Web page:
I am the world's smallest plumber--my research involves manipulating fluid flow in tiny channels the size of a human hair. Harnessing microfluidic phenomena makes it possible to build pocket-sized systems that can perform sophisticated chemical and biochemical tests outside the confines of a conventional lab. But achieving precise control over the flow of liquids at these small size scales is extremely challenging. Therefore, we are working to understand fundamental transport phenomena in microfluidic systems, and how they can be exploited to enable innovative applications including:
Fast and inexpensive diagnosis of infection and disease.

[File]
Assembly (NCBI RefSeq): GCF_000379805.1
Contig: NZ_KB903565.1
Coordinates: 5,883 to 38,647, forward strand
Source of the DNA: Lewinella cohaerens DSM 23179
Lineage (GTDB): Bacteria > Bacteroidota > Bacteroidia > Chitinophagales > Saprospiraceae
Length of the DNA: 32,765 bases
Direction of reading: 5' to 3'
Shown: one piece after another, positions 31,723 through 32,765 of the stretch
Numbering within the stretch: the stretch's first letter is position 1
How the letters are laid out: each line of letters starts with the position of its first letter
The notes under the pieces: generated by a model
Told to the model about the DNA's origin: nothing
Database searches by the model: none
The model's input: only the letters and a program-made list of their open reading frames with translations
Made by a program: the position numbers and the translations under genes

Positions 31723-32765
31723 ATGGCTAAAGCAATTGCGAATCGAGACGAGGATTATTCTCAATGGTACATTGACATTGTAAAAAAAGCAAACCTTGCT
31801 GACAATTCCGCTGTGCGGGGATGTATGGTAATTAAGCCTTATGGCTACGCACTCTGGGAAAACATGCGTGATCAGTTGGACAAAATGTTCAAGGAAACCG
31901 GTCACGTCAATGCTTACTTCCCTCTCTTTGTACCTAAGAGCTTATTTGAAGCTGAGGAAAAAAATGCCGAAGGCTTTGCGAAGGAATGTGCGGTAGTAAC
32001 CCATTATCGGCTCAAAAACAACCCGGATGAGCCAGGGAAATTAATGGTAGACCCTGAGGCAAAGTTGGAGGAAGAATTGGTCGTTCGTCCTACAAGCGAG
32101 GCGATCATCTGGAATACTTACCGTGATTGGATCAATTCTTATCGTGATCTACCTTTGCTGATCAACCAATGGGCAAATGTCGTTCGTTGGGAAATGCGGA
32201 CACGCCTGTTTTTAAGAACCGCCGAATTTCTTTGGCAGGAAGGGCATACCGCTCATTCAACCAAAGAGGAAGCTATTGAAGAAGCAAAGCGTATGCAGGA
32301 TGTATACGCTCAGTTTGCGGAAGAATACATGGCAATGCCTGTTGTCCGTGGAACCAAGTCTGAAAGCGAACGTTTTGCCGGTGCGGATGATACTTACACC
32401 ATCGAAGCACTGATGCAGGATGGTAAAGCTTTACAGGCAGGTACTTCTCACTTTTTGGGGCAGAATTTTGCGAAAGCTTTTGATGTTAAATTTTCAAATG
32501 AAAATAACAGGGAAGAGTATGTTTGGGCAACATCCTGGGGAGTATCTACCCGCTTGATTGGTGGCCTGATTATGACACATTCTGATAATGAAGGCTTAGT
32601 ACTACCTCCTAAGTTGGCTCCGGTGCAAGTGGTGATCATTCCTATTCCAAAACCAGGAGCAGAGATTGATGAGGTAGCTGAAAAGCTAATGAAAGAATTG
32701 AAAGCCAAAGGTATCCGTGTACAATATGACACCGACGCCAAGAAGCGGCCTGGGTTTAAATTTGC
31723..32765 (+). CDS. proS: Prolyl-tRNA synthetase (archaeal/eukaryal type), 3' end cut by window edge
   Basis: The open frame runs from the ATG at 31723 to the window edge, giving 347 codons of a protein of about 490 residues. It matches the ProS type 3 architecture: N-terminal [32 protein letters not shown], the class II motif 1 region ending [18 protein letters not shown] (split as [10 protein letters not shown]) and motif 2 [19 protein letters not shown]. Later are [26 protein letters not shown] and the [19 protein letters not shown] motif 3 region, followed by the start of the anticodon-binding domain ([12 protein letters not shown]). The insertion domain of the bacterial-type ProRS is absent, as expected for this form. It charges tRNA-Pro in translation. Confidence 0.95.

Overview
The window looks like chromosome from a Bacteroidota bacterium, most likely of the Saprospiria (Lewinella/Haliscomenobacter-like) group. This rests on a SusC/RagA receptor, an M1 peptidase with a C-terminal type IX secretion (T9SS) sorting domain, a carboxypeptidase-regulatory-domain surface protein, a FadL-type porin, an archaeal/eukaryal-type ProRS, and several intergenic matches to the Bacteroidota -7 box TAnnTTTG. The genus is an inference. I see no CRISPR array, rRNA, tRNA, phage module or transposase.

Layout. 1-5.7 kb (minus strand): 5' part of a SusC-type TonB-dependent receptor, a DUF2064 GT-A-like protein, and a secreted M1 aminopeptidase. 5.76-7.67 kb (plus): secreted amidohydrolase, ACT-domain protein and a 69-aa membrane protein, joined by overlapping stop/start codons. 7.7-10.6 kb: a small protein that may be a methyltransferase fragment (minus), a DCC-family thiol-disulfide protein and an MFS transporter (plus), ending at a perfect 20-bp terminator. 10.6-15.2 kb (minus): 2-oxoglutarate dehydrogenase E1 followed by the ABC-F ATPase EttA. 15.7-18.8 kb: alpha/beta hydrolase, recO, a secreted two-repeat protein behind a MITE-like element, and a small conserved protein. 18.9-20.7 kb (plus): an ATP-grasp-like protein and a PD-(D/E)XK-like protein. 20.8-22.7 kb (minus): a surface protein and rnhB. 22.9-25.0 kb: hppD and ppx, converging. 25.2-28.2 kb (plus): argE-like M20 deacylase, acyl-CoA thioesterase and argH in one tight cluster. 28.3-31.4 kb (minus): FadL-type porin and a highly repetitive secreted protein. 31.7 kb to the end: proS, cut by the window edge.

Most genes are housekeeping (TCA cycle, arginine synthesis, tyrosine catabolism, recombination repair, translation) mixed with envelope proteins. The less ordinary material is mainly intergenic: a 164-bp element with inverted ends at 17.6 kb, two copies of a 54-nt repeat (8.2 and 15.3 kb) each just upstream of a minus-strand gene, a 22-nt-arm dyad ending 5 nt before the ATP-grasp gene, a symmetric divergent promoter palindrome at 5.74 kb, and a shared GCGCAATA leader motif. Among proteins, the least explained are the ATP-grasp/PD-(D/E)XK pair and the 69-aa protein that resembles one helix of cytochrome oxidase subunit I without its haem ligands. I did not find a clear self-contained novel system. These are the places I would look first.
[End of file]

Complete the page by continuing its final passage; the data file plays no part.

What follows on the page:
Sensitive screening for early detection of cancer.
Biodegradable sponges for easy cleanup of oil spills.
Spontaneous organization of chemical building blocks to form long-chain molecules--a key unanswered question in the origin of life.
Citterio, D., Collins, D., Eddington, D., Hautefeuille, M., Keil, W., Le Gac, S., ... Garton, R.
(2020).Outstanding Reviewers for Lab on a Chip in 2019. Lab on a Chip: miniaturisation for chemistry, physics, biology, materials science and bioengineering.
Zheng, J., Webster, J. R., Mastrangelo, C. H., Ugaz, V. M., Burns, M. A., & Burke, D. T.
(2007).Integrated plastic microfluidic device for ssDNA separation. Sensors and Actuators B: Chemical: international journal devoted to research and development of physical and chemical transducers.